Author Twists 'Big Bad Wolf'

Author Twists 'Big Bad Wolf'

Career journey began with accounting.

Sterling author Donna Kauffman at one time thought that the writing of her first story was a matter of "trimester insanity."

In 1988, Kauffman was pregnant with her first child when she handwrote a story on a legal pad and put it away until her second pregnancy in 1990. She saw a course catalogue for Northern Virginia Community College and flipped through it, deciding to sign up for Writing for Publication, not realizing it was a journalism course for magazine writing.

"It was one of those things I got into out of curiosity," said the 43-year-old best-selling author.

Kauffman’s teacher, a member of the now Washington Romance Writers, saw that Kauffman was more interested in creative writing and encouraged her to join the writer’s group, which she did in 1991. Through her connections with members of the group, Kauffman sold her book "Illegal Motion" one-and-a-half years later, a book that has since gone out of print.

"Once I got into it, I found it was a creative outlet for me," Kauffman said. "What I am is a storyteller."

Kauffman has written more than 30 books, including 27 short format novels, three novellas and seven single-title books that are still in print. Her latest, "The Big Bad Wolf Tells All" published by Bantam Books Trade Paperback Original, went on sale last week.

"Donna is a successful writer because she never disappoints her fans, always delivering a fun, sexy read that leaves us wanting more," said Jill Shalvis, a friend and fellow writer of Kauffman's who lives in Lake Tahoe.

KAUFFMAN’S NOVEL tells the story of Tanzy Harrington, an online sex columnist and a "self-proclaimed love-’em and leave-’em artist," as stated on the jacket cover. The fictional Harrington ruminates about her life when her friends begin settling down with the sheep guys, who are meek and boring, while she still likes the wolves or the bad boys. An online fan begins stalking her, so her aunt hires a bodyguard, who acts like a sheep realizing Harrington is a man-eater, and she falls for him.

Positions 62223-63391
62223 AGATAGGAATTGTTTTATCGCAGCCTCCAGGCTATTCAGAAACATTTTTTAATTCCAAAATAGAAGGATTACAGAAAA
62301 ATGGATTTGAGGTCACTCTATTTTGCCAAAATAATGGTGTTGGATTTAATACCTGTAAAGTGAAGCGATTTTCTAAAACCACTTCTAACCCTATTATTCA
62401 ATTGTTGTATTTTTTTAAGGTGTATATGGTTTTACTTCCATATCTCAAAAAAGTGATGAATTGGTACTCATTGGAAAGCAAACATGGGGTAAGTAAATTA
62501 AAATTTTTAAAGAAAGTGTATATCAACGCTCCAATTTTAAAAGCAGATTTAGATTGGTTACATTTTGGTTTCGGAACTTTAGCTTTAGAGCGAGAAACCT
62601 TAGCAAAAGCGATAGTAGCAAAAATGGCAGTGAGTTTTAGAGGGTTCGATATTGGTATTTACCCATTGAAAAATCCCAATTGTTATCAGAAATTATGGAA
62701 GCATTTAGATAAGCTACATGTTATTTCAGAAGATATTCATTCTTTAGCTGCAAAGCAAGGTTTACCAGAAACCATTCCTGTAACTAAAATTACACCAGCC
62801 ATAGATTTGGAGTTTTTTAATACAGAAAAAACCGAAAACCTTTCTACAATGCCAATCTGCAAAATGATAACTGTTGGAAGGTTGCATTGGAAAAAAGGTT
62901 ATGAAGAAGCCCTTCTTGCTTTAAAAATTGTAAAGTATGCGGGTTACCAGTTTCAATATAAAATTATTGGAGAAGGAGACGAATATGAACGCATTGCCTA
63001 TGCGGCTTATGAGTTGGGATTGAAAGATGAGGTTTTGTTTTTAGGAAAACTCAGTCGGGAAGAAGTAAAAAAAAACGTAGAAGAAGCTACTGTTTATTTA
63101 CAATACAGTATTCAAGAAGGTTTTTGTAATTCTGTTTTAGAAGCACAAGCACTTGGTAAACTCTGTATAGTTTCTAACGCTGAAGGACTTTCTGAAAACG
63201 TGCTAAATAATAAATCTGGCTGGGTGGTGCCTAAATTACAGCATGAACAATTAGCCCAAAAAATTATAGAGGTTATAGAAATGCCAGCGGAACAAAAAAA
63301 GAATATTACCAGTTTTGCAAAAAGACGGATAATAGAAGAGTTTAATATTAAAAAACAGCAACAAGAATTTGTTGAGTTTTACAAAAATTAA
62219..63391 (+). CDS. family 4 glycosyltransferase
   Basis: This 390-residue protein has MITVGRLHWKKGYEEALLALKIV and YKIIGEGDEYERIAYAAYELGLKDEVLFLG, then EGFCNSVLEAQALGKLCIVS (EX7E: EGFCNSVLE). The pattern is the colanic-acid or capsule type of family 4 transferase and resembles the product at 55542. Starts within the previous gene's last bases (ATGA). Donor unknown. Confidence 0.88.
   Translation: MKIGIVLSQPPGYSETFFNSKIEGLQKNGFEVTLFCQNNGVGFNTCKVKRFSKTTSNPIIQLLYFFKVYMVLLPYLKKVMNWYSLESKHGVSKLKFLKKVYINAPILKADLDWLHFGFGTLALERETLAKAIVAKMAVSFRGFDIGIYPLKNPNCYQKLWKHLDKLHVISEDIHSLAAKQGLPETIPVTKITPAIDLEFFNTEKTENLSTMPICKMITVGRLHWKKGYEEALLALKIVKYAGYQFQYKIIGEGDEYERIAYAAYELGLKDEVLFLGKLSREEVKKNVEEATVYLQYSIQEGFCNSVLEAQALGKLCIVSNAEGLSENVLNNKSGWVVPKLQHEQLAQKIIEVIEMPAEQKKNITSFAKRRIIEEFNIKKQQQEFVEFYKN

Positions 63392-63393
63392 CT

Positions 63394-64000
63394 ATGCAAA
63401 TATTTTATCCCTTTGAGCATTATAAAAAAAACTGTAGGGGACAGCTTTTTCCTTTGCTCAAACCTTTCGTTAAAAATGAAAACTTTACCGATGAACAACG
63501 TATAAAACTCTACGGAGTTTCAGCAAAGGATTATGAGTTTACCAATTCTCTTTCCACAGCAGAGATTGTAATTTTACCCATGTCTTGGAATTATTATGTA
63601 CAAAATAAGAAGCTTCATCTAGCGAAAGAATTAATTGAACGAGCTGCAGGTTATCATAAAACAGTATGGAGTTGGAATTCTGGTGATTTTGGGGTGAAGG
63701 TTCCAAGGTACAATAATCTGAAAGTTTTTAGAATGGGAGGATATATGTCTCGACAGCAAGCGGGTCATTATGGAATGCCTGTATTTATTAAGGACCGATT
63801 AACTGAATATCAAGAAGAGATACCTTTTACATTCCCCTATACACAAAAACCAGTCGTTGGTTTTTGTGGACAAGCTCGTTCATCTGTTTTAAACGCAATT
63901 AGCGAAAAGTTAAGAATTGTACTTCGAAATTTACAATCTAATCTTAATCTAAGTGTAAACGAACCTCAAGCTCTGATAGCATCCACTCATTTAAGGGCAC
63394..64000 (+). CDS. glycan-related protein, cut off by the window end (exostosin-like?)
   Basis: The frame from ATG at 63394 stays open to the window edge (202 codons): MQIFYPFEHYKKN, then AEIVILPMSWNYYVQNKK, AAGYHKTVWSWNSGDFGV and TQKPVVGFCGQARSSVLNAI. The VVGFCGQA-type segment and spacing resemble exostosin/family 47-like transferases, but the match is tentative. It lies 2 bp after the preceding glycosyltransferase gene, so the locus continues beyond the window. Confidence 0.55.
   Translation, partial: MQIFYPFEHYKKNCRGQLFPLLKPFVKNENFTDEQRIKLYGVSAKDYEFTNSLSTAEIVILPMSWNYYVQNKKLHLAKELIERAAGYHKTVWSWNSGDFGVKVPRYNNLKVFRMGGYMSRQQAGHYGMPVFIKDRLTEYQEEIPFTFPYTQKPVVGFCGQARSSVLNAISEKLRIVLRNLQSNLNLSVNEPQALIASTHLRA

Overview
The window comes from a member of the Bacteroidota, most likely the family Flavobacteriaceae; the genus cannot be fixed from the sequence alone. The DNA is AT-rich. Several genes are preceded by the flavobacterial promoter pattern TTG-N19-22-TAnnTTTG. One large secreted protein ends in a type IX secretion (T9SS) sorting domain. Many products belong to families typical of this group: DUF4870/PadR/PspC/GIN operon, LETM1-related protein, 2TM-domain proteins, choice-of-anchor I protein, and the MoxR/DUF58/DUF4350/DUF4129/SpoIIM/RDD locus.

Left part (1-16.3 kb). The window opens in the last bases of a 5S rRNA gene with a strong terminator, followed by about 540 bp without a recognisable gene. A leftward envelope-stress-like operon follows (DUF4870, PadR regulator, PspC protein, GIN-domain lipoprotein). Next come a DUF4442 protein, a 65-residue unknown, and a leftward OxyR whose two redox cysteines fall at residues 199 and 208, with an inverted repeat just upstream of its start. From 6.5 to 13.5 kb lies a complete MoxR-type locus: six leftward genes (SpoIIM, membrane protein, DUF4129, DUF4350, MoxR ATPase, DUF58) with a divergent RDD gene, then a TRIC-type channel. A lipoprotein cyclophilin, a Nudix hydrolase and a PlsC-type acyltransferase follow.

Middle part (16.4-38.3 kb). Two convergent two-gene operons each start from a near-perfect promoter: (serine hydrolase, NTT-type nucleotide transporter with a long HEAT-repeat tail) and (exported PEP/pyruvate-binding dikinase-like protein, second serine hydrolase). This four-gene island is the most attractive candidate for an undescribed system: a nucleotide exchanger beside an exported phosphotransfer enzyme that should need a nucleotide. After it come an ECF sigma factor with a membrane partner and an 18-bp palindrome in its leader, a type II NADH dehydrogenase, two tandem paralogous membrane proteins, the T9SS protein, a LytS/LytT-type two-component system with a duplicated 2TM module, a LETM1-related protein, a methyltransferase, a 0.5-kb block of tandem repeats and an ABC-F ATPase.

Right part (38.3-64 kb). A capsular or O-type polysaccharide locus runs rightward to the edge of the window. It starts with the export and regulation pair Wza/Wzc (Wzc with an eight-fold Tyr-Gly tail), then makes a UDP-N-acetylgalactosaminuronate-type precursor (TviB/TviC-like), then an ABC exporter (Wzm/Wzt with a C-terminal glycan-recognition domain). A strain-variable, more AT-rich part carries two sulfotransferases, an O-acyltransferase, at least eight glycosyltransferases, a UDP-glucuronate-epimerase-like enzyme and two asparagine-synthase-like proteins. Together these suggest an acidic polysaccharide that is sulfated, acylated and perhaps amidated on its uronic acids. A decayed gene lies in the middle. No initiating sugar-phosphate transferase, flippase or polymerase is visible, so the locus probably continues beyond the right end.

The story is a comedy, along with being a romance, the genre that Kauffman has been writing in since she began her career. "It’s the core of what life is. It’s two people who overcome obstacles to get together," she said, adding that in life, "no one is looking for an unhappy ending. … I find it to be a celebration. I find it to be joyful, to be fun. It’s what everyone is looking for, happy ever after."

"Reading her work is like reading about friends, about neighbors and

co-workers. It's easy to become involved in the lives of her story people, because she creates living, breathing characters," said Alison Kent, a fellow writer who lives in Houston, Texas. "Locations, occupations, time period, none of that matters as much as the way she brings her books to life through the eyes and ears and intelligent, witty minds of the players."

After graduating from high school and working with a CPA company willing to pay for her college, Kauffman realized that accounting was something she was good at and also "boring," she said.

KAUFFMAN quit two years later to try out her "Bohemian side," she said. After taking dance lessons for years, she decided on becoming a dance instructor until she "stumbled across a dog groomer," she said. Having grown up with animals, she considered becoming a dog groomer her next logical step, but she did not like the fact that dogs can bite.

"People don’t bite you when they’re not happy," said Kauffman, who became a hairstylist instead, earned a license in Georgetown and worked in top salons in the area for eight years. When she started going to the gym, a friend of hers was competing, and she decided to switch careers again to become a body builder. Then she got married and settled in on writing as her career.

"It’s a very interesting career path. At the time, it seemed perfectly logical," Kauffman said. As for now, "It’s a dream job. … It fits my lifestyle to a T," she said, adding that while her two teenage children are at school, she can work on writing from 8 a.m. to 4 p.m. after she makes the "commute" downstairs, sometimes in her sweats. "It’s been super and rewarding. I was lucky to be published."

Kauffman has lived in Sterling for 17 years, where she lives with her husband of five years Mark Jean. She has two children.

Kauffman’s website is